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true story!) for another time. No, I’m talking about the pet owner who has real issues affording the necessary, recommended care for a sick pet, whether it’s hundreds or thousands of dollars. Although it’s widely available, health insurance for pets, for the most part, hasn’t caught on, so veterinary bills are mostly paid out-of-pocket. I’ve had clients consider taking out a second mortgage to pay for veterinary care. I’ve seen people max-out credit cards. And I’ve watched caring owners make the difficult decision to euthanize a pet because they couldn’t afford, or couldn’t justify, the cost of treatment. These can be heart-wrenching decisions, and they often have to be made on very short notice, when emotions are running high.




So back to the original question: “What should I do, Doc?” If I know nothing about the client’s situation - home life, finances, offering a 10% discounts on employment, and so on - the answer is usually, “It depends.” trees, herbs , plants , all gardenOn so many things. In cases with no major impediments to ing needs. treating a serious or chronic disease, I give the owner my recommendation for the best medical or surgical treatment available. Sometimes that’s at my office, and sometimes it’s through a referral to a board-certified veterinary specialist for advanced diagnostics, high-end orthopedic surgery, chemotherapy, cataract removal, or even a cardiac pace-maker! Most of the time, though, it’s not that easy. The same patient with the same problem, be it a puppy with a birth defect, a middle-aged cat with diabetes, or an older dog with cancer, might receive very different courses of treatment depending on the owner’s life situation, financial status, philosophical approach to his pets, or many other factors. This may sound unfortunate or even outrageous to some, but it’s a fact of life in veterinary medicine. Sometimes, I feel more comfortable with the question, “What would you do if this was your own pet, Doc?” I’m glad to give my opinion regarding how I think a given treatment plan is likely to turn out. Sometimes it’s based on hard scientific data (which I believe in strongly), sometimes on gut feeling. Usually, it’s based on both. I’m flattered when my clients hold my opinion in high regard, so I feel privileged to engage with them in that conversation. In some situations, I give my clients permission, so to speak, not to go further with treatments; in others, I encourage them to pursue additional diagnostics, always conscious of the need to balance the desire to help with the realities of life. Just because we can do something doesn’t always mean we have to do it. I’d like to think I’m a proactive veterinarian, and I hope that my desire to help a patient is always tempered by realism. There is so much we can do now as veterinarians, but aggressive and extensive care may not be the best for a particular patient and family. My experiences through the years with my own companion animals, and how they’ve related to the rest of my family (three grown kids, but I still have a 15-year-old at home) have helped me understand my clients’ states of mind when faced with a pet’s illnesses. I’ve been in that same tough spot, making decisions about treatments, and how much is enough. So when they ask me, “What should I do?’ or “What would you do?”, I tell them that, in my opinion, the benefit to the patient and to the owner must both be taken into consideration. You should ask your veterinarian the same types of questions when serious problems arise. We don’t always have all the answers, but we try our hardest to advise you on the proper course of action for you and your pet. Ultimately, though, you’re in charge.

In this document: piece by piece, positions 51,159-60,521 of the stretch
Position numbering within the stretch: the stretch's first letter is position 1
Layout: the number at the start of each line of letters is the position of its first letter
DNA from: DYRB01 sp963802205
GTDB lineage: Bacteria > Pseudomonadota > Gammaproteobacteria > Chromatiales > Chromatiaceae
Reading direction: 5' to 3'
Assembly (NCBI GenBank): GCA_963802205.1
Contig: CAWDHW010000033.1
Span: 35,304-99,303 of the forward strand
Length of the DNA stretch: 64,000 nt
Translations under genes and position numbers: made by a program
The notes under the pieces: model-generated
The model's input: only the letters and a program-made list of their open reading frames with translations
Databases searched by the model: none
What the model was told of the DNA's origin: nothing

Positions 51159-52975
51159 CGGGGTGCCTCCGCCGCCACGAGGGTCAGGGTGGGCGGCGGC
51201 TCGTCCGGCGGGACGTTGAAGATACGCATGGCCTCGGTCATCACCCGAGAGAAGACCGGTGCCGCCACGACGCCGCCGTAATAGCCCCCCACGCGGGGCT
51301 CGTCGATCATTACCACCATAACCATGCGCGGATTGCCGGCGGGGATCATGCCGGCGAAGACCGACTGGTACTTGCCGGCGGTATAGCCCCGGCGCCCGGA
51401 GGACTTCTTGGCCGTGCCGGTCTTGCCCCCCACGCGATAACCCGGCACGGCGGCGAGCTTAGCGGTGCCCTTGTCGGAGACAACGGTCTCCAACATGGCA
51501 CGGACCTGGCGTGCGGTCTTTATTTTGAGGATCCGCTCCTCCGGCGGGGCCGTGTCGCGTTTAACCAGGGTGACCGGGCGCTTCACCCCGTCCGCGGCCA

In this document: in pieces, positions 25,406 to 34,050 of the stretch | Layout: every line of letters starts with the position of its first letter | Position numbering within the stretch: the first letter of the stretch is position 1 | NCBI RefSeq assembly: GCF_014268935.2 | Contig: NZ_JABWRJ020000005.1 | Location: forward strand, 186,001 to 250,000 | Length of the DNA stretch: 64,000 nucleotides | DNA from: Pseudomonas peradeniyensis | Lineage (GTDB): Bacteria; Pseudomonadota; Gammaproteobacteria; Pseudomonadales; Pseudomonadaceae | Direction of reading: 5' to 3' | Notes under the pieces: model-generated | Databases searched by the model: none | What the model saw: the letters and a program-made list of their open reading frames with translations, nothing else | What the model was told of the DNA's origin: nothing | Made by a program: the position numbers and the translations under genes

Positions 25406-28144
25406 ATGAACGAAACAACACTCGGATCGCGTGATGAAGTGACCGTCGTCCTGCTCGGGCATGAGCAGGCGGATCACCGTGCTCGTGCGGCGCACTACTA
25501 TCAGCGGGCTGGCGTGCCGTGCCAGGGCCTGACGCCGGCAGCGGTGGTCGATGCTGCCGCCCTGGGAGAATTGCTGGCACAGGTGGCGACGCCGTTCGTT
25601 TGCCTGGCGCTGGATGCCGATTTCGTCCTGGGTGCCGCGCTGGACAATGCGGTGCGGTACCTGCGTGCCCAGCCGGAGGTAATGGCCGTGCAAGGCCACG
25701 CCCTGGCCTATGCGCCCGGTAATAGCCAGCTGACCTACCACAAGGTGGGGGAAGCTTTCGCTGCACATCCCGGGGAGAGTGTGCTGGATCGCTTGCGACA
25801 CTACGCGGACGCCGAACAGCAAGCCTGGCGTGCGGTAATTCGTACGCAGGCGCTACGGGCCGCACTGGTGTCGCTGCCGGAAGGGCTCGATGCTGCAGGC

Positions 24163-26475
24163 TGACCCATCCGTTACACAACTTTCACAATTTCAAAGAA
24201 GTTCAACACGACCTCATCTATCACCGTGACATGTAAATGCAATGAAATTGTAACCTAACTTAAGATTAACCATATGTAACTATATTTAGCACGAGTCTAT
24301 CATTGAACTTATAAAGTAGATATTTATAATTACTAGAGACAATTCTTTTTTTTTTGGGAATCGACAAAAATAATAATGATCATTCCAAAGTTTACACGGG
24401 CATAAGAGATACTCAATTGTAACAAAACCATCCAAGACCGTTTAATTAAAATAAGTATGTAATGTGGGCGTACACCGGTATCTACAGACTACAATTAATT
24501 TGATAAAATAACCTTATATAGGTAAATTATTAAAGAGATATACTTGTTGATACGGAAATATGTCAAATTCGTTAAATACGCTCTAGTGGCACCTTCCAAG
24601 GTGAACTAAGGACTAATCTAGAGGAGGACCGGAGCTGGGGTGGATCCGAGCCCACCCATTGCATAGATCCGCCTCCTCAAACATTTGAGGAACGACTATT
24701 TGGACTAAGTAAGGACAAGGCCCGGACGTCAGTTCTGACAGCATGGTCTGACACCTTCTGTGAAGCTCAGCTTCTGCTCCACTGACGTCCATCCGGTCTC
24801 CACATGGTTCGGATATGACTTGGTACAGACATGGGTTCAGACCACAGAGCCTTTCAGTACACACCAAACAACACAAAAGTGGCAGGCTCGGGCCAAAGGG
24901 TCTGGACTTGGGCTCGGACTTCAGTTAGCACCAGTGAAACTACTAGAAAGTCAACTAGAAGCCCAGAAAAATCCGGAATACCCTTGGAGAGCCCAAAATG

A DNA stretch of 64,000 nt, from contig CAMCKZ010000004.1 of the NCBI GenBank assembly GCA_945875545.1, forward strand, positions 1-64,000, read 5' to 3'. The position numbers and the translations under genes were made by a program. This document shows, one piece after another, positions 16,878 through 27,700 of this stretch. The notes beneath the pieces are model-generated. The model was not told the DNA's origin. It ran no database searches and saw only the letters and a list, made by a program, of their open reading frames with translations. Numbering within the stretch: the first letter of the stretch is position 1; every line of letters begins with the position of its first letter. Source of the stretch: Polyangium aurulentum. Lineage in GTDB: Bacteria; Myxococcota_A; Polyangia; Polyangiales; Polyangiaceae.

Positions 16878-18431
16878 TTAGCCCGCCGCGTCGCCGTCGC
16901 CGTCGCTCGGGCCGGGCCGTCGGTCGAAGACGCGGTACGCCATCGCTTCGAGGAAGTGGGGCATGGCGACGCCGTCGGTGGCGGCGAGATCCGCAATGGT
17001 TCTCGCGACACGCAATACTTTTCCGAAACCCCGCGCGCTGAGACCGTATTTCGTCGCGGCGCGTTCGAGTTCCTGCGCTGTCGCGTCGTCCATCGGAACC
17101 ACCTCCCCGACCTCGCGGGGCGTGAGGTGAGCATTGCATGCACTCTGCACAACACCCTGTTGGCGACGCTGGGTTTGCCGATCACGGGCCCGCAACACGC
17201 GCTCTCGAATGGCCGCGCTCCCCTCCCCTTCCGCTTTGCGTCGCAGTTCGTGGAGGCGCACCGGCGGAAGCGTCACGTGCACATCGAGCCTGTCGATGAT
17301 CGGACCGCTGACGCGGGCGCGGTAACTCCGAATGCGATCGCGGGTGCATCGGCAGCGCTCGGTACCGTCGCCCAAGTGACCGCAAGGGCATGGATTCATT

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Slidell Magazine & Chamber Business Connection - 82nd Edition  
Slidell Magazine & Chamber Business Connection - 82nd Edition